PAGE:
Click on this photo to see pictures of Keren.
The mountain city of Keren is the largest of the five secondary towns in Eritrea. It has a population of 120,000 with the majority of inhabitants being Muslim. There is a distinctly Muslim feel to the town.
Keren is a beautiful town, the name meaning ‘highland’. The sun rises over one set of peaks and sets over another set in the west. Depending on where you stay, rising at dawn will not present a problem as the muezzin is likely to be your early morning call.
Keren is one of the major agricultural centres of Eritrea, particularly for fruits and vegetables. To the west, the region is known for its banana plantations. In addition, its dairy herds supply fresh milk, butter, provolone and other cheeses.
There is a vibrant town market where ornate traditional jewellery may be purchased. There is also a wood market where craftsmen can be seen plying their trade. On Mondays there is a livestock market in a walled compound on the hillside where cattle, sheep and goats are bought and sold. It’s not unusual to see the local minibuses returning to the outlying villages, full of people with one or two bleating goats tied to the roof!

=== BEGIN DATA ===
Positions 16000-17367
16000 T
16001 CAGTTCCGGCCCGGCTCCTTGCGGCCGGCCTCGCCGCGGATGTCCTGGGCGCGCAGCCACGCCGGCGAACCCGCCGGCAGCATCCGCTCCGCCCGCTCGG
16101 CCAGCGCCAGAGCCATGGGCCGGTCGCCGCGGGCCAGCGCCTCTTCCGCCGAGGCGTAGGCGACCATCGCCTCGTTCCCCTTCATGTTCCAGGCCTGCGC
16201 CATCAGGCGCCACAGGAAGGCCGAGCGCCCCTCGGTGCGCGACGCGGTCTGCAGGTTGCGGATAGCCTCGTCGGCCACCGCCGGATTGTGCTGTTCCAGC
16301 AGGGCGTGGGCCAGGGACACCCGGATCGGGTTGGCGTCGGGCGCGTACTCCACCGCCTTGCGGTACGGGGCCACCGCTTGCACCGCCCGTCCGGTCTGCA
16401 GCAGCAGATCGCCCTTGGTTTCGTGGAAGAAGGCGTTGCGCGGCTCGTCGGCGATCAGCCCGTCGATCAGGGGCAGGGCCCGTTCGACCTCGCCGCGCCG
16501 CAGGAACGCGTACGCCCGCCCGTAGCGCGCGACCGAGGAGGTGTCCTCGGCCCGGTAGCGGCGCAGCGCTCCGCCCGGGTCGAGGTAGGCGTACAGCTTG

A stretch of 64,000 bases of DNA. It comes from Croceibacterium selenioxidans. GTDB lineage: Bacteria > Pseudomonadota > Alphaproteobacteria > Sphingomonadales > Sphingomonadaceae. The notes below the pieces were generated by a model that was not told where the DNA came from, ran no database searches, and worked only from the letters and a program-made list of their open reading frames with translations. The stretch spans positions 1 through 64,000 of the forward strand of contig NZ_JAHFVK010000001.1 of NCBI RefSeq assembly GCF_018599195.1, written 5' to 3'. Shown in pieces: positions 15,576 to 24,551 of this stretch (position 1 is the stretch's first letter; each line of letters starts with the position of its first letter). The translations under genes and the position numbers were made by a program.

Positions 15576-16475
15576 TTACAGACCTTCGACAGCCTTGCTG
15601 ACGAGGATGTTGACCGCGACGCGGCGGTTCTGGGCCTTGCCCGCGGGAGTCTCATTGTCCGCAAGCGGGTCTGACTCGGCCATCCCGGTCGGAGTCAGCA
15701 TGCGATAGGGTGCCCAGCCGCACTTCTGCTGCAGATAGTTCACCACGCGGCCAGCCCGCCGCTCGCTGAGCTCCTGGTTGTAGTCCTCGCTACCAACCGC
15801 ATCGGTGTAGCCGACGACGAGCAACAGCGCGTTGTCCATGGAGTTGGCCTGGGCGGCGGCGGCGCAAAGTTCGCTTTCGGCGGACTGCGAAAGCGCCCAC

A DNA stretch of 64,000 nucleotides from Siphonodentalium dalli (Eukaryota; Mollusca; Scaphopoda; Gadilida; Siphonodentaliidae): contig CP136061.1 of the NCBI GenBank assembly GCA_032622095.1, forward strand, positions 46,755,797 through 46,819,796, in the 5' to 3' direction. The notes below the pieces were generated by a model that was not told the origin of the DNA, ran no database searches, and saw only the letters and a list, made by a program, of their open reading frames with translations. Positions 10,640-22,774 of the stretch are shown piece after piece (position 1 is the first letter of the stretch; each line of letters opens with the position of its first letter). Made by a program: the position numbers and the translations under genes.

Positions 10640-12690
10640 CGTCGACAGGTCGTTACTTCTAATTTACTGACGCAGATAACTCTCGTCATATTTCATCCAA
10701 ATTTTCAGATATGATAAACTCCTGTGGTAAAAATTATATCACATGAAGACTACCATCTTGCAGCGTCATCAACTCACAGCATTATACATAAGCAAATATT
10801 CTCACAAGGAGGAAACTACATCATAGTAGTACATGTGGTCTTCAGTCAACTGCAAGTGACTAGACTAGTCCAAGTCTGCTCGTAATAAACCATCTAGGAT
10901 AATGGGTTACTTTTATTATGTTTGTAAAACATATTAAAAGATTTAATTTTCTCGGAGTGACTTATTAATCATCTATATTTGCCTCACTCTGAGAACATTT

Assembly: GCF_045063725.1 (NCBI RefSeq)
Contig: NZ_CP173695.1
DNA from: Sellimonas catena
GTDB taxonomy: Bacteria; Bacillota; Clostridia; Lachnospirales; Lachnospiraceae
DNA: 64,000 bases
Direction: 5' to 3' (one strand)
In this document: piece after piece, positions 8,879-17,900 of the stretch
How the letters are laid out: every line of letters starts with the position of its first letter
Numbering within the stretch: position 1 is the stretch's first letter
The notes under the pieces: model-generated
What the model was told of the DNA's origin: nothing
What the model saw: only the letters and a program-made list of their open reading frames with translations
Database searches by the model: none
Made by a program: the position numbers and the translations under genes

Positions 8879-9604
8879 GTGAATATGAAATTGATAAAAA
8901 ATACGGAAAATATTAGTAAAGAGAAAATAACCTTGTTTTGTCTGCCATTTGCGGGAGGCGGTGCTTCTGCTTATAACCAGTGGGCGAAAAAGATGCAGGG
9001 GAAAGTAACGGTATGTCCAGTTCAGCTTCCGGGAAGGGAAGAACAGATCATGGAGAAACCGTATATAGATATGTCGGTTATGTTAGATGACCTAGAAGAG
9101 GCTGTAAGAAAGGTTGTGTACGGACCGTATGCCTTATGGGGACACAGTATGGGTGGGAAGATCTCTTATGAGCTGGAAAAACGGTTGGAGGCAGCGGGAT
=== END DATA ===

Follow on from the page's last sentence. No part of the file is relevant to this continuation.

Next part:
Many examples of Italian and Ethiopian colonial heritage can be seen in Keren. It is overlooked by Tigu, an impressive Egyptian 19th century fortress which still bristles with Ethiopian army cannons. There are many stylish public buildings, some more modern than others, and a beautiful Romanesque Catholic church.
At one time Keren boasted two railway stations, both now sadly defunct, although one of them now serves as the bus station for buses to Asmara, Nacfa and Barentu and also for the yellow taxi buses which transport people to and from Keren. The speed of life in Keren is best exemplified by the fact that camels and donkeys still outnumber cars!